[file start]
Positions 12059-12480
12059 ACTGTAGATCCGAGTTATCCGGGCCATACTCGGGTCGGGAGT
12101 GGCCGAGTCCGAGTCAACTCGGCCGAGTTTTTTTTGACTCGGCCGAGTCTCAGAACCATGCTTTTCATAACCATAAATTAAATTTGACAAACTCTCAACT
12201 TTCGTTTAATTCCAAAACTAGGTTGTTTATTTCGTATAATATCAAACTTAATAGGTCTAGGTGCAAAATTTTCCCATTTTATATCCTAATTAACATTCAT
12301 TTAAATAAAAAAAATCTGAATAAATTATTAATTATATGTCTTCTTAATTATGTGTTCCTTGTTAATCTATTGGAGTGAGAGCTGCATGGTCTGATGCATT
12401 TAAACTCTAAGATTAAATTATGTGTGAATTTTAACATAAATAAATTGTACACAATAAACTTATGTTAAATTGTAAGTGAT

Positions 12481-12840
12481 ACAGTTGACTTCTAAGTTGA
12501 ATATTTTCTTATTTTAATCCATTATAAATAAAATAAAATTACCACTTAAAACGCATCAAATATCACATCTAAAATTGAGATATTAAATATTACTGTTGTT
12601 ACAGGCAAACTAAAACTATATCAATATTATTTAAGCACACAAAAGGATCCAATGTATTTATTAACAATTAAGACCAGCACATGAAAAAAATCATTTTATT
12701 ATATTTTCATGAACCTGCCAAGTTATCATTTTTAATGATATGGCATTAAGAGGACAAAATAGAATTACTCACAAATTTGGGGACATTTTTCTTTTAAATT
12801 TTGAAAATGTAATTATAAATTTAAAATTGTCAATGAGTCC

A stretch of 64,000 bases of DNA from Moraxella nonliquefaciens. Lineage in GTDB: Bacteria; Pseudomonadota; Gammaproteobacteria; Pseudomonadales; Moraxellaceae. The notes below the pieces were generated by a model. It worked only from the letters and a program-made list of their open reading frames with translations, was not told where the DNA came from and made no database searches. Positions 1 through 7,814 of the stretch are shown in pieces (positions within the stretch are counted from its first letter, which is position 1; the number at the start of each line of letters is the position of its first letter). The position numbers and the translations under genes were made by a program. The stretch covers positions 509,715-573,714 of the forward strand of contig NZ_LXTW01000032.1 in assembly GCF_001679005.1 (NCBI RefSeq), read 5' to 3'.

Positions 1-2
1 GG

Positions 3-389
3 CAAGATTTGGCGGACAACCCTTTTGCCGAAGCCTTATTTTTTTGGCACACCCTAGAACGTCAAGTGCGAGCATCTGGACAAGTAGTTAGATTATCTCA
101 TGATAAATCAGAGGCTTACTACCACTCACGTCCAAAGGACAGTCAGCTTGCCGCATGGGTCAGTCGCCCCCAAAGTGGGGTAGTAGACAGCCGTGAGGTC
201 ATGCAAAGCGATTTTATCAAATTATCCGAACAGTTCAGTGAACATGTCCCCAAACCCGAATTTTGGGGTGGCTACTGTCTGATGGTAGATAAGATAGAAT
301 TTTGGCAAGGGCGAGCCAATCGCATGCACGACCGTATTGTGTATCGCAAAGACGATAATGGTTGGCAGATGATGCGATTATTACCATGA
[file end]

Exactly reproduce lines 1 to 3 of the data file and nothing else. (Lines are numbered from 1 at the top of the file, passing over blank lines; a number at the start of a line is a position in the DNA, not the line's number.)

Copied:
Positions 12059-12480
12059 ACTGTAGATCCGAGTTATCCGGGCCATACTCGGGTCGGGAGT
12101 GGCCGAGTCCGAGTCAACTCGGCCGAGTTTTTTTTGACTCGGCCGAGTCTCAGAACCATGCTTTTCATAACCATAAATTAAATTTGACAAACTCTCAACT